I also had a Snowbird season pass for quite a few winters, so I've definitely skied Snowbird a time or two. The Grizzly course has four somewhat sustained flatter gliding sections separated by significant steeps. The steeps on Grizzly are certainly steep, but they're not nearly as long as the steeper sections of both the Peruvian and the Gad sides of Snowbird.

So, my own estimation is that - when compared with Snowbasin - the steeps are longer at Snowbird and the flats are shorter. To me, that means a downhill would have to be very turny to keep the racers at a relatively safe speed. I'm sure a Snowbird course could be very interesting technically, however.
post #16 of 21
Quote:
Originally Posted by whygimf View Post
Snowbird has a Super G homologation for Mineral Basin. No FIS courses are approved for Brighton, Solitude or Alta - this too reflecting those resort's commitment to racing...
Indeed - it's all about the commitment.

The Serenity run at Solitude (off the Eagle Express chair) used to be FIS homologated for GS, but they let the certification lapse once the three teams training on said hill either left for Park City (Rowmark Ski Academy and the University of Utah) or folded (Solitude Ski Team). Since their departure, the management at Solitude has aimed at different priorities than alpine racing.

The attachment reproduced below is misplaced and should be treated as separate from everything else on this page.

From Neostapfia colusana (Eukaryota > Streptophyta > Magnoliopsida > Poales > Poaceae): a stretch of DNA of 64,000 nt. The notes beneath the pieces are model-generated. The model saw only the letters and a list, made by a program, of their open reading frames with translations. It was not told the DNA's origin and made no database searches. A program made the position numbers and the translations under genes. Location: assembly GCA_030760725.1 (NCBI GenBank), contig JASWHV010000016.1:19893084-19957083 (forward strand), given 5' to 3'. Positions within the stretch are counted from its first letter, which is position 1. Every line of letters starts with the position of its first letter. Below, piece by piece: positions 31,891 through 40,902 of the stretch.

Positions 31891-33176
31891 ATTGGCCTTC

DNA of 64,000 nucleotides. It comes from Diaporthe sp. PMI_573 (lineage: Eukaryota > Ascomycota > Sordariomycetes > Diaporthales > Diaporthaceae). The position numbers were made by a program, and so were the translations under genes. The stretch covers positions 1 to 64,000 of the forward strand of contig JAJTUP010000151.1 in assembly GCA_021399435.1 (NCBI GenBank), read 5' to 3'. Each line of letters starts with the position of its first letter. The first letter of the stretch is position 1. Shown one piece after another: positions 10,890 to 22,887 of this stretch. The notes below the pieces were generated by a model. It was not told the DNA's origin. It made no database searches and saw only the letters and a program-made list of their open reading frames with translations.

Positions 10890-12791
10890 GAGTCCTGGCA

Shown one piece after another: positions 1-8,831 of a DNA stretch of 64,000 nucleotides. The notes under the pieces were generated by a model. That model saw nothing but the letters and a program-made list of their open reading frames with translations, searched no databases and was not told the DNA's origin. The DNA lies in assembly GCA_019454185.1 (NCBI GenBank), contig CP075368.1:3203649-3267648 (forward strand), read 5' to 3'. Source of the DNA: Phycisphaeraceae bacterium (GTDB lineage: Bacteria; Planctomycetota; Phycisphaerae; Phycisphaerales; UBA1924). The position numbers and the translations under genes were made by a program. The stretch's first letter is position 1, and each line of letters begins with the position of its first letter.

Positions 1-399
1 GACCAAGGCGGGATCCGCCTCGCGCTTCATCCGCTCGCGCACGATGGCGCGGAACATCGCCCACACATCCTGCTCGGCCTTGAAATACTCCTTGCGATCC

Brighton has a ski and snowboard team, but they aren't as focused on FIS-caliber racing as the teams that train at Snowbird, Park City or Snowbasin.

Additionally, the requirements for full FIS homologation have evolved over the years, both due to changes in ski technology and acceptible safety standards. Also, some resorts may no longer be willing to be potential hosts for high-liability events (e.g. SG and DH). Some examples:
  • Sun Valley, ID, used to have FIS homologation for a DH course on the River Run side (the first 45 seconds of the course took place on a narrow cat track that had very little room for error, as well as insufficient A and B netting). They let said certification lapse due to safety concerns in the wake of Muffy Davis' training accident on the Warm Springs side.
  • Ski Sunrise, CO, used to have FIS homologation for all four alpine disciplines, but let said certification lapse in the mid-1990s.
  • Although still listed as homologated, the Grizzly DH/SG and Wildflower DH/SG courses at Snowbasin aren't likely to be used again anytime soon, as Snowbasin removed the A-netting support poles from the slope in 2003.
But back to the idea of having a FIS-level DH at Snowbird: I think you'd actually have more sustained flats at Snowbird than on the Grizzly DH course. On this Chips/Cirque side, the start would have more sustained steeps than Grizzly (akin to the top of the Nakiska DH used in the 1988 games), but would have some formidable flat in the middle, followed by more steep stuff at the bottom. On the Gad Valley side, it would be more rolling, and some of the terrain at the top could be spectacular (e.g. the whale-rollers in the Gad Cirque/Shireen area), but the finish (down Big Emma) would be very, very flat and uneventful for spectators.